According to the Herald, which viewed the video before it was removed by Facebook, the 28-year-old man livestreamed the attack via a helmet camera as he fired into the Al Noor Mosque in Christchurch, New Zealand. "Police alerted us to a video on Facebook shortly after the live-stream commenced, and we quickly removed both the shooter's Facebook and Instagram accounts and the video", the company said on its Twitter account.
"Shocking, violent and graphic content has no place on our platforms, and is removed as soon as we become aware of it", said YouTbue.
In a statement, Mia Garlick, spokeswoman for Facebook New Zealand, said that the company continues to "work around the clock to remove violating content from our site, using a combination of technology and people".
Additionally, the platform has also been proactive in removing edited version of the video, that does not show graphic content, keeping in mind the concerns of the local authority and out of respect for the people affected by the tragedy.
Mr Collins added that it was "very distressing" that the attack was live streamed on social media, and that "footage was available hours later".
A man and woman were also arrested in the hours following the attack, but the woman was released without charges.
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Sunday local time and declared it a major incident, calling out police, Fire Service and Environmental Health. Mr Hamilton said and "an extensive police investigation" had begun amid reports of fighting at the disco.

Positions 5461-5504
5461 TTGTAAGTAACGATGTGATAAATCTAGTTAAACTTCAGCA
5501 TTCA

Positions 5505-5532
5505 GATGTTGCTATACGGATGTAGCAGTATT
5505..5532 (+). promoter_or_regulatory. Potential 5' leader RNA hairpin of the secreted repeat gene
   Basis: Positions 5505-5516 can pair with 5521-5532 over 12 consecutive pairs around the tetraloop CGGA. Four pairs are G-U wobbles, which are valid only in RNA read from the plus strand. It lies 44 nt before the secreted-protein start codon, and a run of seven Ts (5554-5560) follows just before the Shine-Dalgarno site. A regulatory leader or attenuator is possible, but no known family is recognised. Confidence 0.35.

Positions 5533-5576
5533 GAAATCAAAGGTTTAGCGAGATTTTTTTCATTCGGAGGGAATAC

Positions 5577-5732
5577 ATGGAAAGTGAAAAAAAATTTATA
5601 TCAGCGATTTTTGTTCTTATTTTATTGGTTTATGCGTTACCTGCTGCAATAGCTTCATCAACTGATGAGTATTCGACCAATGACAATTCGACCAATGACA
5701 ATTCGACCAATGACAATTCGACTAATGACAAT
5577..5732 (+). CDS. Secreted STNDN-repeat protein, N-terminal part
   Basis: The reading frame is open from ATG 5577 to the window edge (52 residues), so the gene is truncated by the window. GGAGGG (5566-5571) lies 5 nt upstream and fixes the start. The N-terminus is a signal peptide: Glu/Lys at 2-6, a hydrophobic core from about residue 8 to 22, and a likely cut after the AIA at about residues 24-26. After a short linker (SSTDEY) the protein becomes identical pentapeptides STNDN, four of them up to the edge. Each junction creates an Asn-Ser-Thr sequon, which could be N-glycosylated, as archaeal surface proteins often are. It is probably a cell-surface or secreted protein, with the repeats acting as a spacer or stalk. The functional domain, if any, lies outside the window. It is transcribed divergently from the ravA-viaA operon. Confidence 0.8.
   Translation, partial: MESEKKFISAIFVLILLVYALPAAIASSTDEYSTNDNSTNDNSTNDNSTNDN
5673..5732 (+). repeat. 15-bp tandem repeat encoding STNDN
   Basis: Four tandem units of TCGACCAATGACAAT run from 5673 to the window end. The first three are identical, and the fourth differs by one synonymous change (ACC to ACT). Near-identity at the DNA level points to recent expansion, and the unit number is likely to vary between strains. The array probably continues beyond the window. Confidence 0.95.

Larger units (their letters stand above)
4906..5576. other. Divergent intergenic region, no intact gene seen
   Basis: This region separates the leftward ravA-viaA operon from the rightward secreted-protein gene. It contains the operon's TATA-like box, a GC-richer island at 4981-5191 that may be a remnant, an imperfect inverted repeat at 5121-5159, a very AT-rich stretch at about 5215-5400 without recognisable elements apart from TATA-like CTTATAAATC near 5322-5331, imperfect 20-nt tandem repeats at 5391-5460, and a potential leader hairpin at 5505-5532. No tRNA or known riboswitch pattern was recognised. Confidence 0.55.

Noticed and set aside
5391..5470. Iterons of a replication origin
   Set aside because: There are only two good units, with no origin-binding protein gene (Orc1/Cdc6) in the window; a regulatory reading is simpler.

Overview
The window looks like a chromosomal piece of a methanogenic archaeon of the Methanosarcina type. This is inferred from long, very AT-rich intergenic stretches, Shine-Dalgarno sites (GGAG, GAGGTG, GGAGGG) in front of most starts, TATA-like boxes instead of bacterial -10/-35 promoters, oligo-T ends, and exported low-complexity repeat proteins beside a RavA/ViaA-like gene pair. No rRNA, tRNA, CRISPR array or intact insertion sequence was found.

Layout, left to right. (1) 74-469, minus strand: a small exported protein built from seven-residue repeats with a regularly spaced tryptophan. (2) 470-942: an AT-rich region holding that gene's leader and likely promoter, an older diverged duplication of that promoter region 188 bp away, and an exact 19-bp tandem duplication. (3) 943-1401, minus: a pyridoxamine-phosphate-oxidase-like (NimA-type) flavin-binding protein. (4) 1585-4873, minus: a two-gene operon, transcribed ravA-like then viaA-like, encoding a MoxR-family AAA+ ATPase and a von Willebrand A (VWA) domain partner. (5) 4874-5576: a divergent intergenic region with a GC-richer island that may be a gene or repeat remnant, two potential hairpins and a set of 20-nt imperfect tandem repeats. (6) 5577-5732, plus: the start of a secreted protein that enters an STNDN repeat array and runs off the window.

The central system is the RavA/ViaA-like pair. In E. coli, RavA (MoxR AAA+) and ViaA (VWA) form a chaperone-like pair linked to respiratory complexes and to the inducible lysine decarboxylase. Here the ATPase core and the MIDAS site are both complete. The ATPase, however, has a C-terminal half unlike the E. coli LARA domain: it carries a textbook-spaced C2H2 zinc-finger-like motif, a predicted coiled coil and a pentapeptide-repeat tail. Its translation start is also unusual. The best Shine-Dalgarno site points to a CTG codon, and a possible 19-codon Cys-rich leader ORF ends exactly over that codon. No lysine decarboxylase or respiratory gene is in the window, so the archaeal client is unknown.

The director of the national Islamophobia monitoring service, Iman Atta of Tell MAMA (Measuring Anti-Muslim Attacks), condemned the attack, saying: "We are appalled to hear about the mass casualties in New Zealand".
Facebook Livestream, which the shooter appeared to use, is an 'extremely hard hole to plug, ' said Amanullah. We have said time and time again that far-right extremism is a growing problem and we have been citing this for over six years now. In 2017 it said it would hire 3,000 people to review videos and other posts, on top of the 4,500 people Facebook already tasks with identifying criminal and other questionable material for removal. 'Even people who are horrified are curious'.
US Senator Mark Warner, who sits on a committee that has questioned the social media companies, said on Friday that it wasn't just Facebook that needed to be held accountable.
The attacks have prompted social media sites to react to such content: Facebook, Twitter, and YouTube have been working to remove videos.
"These platforms are now racing to stamp out the sharing of media content for which they bear at least some responsibility", Burgess said.
We understand that Facebook can not remove every single video, but their latest proclamations paint a very skewed picture of how things are actually unfolding on their website.
"If I wanted to find that video now I probably could", Gilbertson said.